Monday, January 29, 2018

Eliminate Poverty by Empowering the Poor

(with Surjit Bhalla)


  For half a century, the Indian Welfare objective has been to Alleviate Poverty. This objective has changed over the past four five years to eliminate poverty. Both the authors of this article have separately and jointly argued for more than a decade that it is possible to do so even with current expenditure on the numerous separate welfare programs of the Union government into a single umbrella and conversion to Direct cash/benefit transfers. [i]  With issue of #UID to 99% of adult population in India, it is now completely feasible to implement these ideas. This note, reassess the numbers and suggests a practical path to poverty elimination.

Extreme Poverty and New Standard

  If the latest World Economic Forum (WEF) report is to be believed, 60% of the Indian population was poor according to the World Bank poverty line of 3.2 PPP dollars per person per day. For Indians, the PPP conversion is easy because the World Bank, for close to 40 years, has never formally admitted it, but has defined its poverty line to be near identical to the official Indian poverty line. In 2011, Poverty rate based on either Tendulkar or World Bank poverty criteria in India was 14 % (based on NSS survey data with 7 day recall period for perishable food items like fruits & vegetables.)
The WEF result of 60 % poor in 2017 is obtained by raising the poverty line from PPP$ 1.91 to PPP$3.2 (68%) and keeping consumption levels identical to those observed in 2011/12. Correcting this mistake by allowing consumption to increase by the actual nominal compound growth of 10%  in per capita consumption observed in national accounts data, one can calculate the poverty rate by constructing a synthetic NSS distribution for 2017/18 by keeping the real distribution the same as in 2011/12. One then obtains the result that percentage poor in India (using PPP$3.2 poverty line) are 36 %, not 60 %. This contrasts with the percentage of poor of 5% in 2017/18, using the same method, but a  PPP$1.91 poverty line.
This last number is critical to appreciate the transformation that has happened in India over the last two decades. Absolute poverty, from close to 50 % in 1993/94, now less than 5 %. India is now close to a middle economy, not a poor economy. Which means its own Tendulkar poverty line needs to be raised, in real terms, by close to 60 % - to Rs. 2100 per person per month, or Rs. 70 per day, in current prices.  With this poverty line, a third of the population is absolutely poor in India – and this we believe should be the target of a new welfare policy.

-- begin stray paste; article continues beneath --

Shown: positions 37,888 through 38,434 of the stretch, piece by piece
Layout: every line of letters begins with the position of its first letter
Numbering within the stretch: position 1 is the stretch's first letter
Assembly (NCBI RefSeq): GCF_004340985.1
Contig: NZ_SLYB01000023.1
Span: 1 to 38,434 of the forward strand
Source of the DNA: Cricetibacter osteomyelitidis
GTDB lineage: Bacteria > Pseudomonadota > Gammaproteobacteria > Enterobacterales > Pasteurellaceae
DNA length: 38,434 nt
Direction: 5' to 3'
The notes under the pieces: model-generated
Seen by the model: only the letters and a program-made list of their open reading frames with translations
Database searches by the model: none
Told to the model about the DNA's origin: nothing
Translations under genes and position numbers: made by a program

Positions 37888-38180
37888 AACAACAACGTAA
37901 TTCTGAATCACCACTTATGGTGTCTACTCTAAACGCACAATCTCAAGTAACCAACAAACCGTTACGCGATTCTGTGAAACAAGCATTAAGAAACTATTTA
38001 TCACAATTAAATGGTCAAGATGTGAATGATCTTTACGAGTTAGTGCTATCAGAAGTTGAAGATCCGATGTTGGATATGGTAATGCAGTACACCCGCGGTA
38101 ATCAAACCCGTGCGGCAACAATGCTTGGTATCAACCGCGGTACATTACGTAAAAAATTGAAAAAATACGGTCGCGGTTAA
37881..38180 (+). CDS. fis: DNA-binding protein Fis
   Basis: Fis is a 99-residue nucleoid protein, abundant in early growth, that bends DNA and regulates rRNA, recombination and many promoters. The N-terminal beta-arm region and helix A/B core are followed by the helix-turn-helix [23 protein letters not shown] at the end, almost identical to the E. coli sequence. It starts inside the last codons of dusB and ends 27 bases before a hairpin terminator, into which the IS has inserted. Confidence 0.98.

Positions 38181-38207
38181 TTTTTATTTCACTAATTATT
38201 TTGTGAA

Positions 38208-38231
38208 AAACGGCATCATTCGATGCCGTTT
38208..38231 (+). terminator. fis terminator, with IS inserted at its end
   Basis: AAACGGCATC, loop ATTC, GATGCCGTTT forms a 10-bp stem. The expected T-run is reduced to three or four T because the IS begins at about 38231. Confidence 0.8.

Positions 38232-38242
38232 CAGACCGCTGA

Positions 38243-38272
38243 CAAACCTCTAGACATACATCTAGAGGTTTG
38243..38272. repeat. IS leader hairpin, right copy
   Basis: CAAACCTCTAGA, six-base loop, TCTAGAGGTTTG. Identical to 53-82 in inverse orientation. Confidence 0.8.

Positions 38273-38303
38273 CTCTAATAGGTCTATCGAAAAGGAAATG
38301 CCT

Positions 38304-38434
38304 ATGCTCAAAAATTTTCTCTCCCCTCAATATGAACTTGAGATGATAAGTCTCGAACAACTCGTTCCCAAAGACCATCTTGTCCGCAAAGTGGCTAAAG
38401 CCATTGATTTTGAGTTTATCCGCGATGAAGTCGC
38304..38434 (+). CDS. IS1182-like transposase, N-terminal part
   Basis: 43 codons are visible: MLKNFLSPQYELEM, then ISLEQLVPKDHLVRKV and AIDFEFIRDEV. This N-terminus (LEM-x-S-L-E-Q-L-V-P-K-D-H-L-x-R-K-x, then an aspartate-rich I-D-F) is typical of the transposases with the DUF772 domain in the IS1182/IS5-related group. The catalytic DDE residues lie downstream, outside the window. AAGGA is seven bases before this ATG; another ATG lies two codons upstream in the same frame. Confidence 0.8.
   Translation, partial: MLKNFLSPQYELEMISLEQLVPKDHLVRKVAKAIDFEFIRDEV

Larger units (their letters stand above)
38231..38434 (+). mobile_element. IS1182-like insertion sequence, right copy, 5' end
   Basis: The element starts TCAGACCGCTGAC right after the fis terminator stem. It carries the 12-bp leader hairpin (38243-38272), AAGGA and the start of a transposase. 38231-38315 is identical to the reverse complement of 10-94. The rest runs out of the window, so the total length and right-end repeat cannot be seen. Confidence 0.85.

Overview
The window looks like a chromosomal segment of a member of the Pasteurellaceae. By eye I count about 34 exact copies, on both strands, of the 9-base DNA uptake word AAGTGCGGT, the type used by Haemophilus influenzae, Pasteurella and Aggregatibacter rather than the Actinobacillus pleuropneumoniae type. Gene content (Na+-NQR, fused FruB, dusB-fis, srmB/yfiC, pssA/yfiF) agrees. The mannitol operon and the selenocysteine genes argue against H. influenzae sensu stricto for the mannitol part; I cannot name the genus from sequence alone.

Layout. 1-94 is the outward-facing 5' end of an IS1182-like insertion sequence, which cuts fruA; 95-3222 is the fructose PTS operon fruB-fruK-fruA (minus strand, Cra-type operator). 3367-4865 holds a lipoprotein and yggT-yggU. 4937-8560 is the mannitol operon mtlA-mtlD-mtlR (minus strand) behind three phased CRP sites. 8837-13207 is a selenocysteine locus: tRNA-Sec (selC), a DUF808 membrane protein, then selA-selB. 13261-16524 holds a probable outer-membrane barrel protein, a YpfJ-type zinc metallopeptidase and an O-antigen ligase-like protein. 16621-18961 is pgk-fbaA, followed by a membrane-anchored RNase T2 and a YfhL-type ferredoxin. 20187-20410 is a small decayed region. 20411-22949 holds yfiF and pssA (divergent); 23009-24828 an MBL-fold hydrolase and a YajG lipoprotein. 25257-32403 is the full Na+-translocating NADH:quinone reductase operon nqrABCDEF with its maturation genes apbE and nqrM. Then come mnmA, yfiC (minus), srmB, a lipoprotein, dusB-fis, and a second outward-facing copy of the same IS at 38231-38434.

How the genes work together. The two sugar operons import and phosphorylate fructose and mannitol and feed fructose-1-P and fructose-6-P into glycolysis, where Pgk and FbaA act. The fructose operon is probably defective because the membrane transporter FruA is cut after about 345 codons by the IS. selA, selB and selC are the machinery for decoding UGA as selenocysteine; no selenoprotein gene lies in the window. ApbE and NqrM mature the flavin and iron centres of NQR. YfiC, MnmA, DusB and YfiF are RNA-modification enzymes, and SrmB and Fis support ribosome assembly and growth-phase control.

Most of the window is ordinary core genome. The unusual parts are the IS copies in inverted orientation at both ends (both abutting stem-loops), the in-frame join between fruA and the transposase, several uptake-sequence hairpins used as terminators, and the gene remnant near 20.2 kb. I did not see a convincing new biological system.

Welfare Transfer System

 The gains from a reformed welfare system (cash transfers) are enormous, and the expenditure involved minimal. A central message, for politicians and policy makers alike, is that India is no longer a “poor” country in the traditional World Bank $ a day poor sense. That concept was there in the early 1990s. India is today a lower middle income economy, and should be thought of as such. It is the lower middle class that should be the prime focus of policy, for both moral and political reasons; the lower middle class (the emerging middle class) is about a third of the population.
 That a new welfare policy is needed is also made clear by the following calculation – Total welfare subsidies (food, fertilizer, petroleum, interest rate subsidies etc.) in 2017/18 are estimated to have been 2.73 tr. In 2017/18.  The present leaky and diffuse welfare system reaches only a quarter of the poor and lower middle class; and involves an expenditure level of Rs. 2.73 trillion.
Existing welfare programs (e.g. Public Distribution System of food grains) have a targeting efficiency of less than 30%.  Use of UID/Aadhar and cash transfer programs can significantly reduce the leakage in welfare programs.  Targeting efficiency can increase to 80% from the 30% level at present.  With the target of 33% of the population, and leakage of only 20%, approximate expenditures involved will be Rs. 500 ppm (400 divided by 0.8).  For a third of the population – 430 million – this comes to a total income transfer (or subsidy level) of Rs. 2.6 trillion.
Tax revenues for both corporate and personal income tax are buoyant – both up approximately 19 % in 2017/18, despite nominal GDP growth, at 9.5 %, being the fifth lowest since 1980. This tax buoyancy opens doors for a reformist fiscal policy – doors that can lead to greater tax collection, lower tax rates, and greater, and more efficient, tax redistribution. Doors that can lead to a golden era of fiscal policy. Below we outline some of the reasons why we expect that a blueprint will be laid out for such reforms in the Budget to be presented on February 1st.